Arsene Wenger, despite his record of signing young talents, invested in experienced players who could deliver from day one – over the last few years, names like Mertesacker, Cazorla, Ozil, Sanchez, Giroud resonate with this theme.

Balotelli and Lallana came in with proven Premier League Experience. Their starts couldn't have been more contrasting. ©  LiverpoolEcho

Balotelli and Lallana came in with proven Premier League Experience. Their starts couldn’t have been more contrasting. © LiverpoolEcho

Rodgers, on the other hand, barring an unwanted Balotelli, and Lallana, cannot claim to have signed  ‘first team material’. This would beg the question as to why Liverpool were unable to sign a ‘marquee player’ this summer to take over Suarez’s mantle. Whether you blame it on Rodgers ambition, rather the lack of it, or the brand value Liverpool carries today, the manager is answerable.

To sum it up, Rodgers’ failings over the last few months is indicative of a ship that is about to hit an iceberg. What is clear now is that the iceberg is visible, the question is: who is going to steer the ship away from an impending disaster?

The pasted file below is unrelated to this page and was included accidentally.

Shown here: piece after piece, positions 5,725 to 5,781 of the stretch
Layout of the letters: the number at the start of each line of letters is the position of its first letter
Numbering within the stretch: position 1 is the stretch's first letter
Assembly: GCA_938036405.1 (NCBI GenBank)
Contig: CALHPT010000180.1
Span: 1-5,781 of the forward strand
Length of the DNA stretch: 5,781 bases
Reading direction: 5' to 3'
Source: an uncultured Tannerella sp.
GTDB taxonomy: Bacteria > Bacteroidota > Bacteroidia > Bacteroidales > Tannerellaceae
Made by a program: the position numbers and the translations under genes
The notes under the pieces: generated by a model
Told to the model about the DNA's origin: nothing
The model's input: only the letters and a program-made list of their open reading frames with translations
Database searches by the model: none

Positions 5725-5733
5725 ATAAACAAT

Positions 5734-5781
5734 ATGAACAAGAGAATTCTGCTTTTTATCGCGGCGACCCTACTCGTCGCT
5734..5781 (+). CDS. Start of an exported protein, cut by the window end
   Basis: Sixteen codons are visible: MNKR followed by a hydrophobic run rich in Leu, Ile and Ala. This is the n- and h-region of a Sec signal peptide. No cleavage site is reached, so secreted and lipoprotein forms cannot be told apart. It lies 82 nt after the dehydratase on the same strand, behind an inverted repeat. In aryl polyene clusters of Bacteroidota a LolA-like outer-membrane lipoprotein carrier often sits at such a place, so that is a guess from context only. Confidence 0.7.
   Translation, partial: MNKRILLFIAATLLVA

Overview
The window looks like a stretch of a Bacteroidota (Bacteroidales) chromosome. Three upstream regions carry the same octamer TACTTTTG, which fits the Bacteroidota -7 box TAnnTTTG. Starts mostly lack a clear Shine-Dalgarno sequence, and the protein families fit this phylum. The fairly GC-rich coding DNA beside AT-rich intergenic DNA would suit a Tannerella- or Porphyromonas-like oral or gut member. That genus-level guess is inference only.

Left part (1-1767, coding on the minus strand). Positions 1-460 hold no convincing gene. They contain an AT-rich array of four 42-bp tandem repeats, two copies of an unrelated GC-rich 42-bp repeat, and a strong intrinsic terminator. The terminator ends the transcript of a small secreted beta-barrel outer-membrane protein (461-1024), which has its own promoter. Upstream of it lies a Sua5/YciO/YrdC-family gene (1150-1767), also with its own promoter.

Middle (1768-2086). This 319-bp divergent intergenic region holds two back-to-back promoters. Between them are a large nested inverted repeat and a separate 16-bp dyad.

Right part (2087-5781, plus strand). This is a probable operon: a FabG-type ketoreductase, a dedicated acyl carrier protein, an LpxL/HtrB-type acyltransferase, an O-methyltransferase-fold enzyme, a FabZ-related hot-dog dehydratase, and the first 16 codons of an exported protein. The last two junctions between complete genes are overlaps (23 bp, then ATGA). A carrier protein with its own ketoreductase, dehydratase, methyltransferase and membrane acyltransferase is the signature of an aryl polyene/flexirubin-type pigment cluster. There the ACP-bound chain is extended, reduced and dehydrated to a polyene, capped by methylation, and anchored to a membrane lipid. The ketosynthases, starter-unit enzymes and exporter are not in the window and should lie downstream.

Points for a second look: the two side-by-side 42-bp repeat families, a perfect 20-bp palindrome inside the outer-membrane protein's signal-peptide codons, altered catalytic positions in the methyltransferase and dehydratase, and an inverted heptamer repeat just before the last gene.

Onwards and upwards.

After Liverpool’s comprehensive 3-0 victory over Tottenham Hotspur at White Hart Lane on Sunday, TCE team catches up with The Chennai Kop – Liverpool FC’s Chennai Supporters Club to get a feel on their perceptions after this very important victory. TCE also picks their brains on the Champions League draw.

Liverpool’s high pressing and quick tempo proved to be the difference between the two sides at the end of the day, a game during which controversial striker Mario Balotelli made his debut for the Red Merseyside club. After missing two glorious chances in the first half, Balotelli, yet, managed to impress through his determination and work-rate, one that City fans would’ve hardly witnessed during his previous spell in the Premier League. Brilliant individual performances from Sterling, Henderson, Sturridge and Lovren ensured that the result went Liverpool’s way.

This comes in as a much needed victory for last season’s title challengers after the weekend saw Arsenal draw 1-1 at Leicester, and rivals Manchester City lose 1-0 to Stoke City at home.

TCE will continue to cover the Premier League, Champions League, and the soon commencing Indian Super League through audio and video podcasts. Watch out for this space!


Senior Journalist, Media Manager and Premier Division coach Ranjan Paranawitana picks Akila Dananjaya as an exciting talent among other things in this freewheeling chat with The CouchExpert.

Video  —  Posted: June 20, 2014 by The CouchExpert in Uncategorized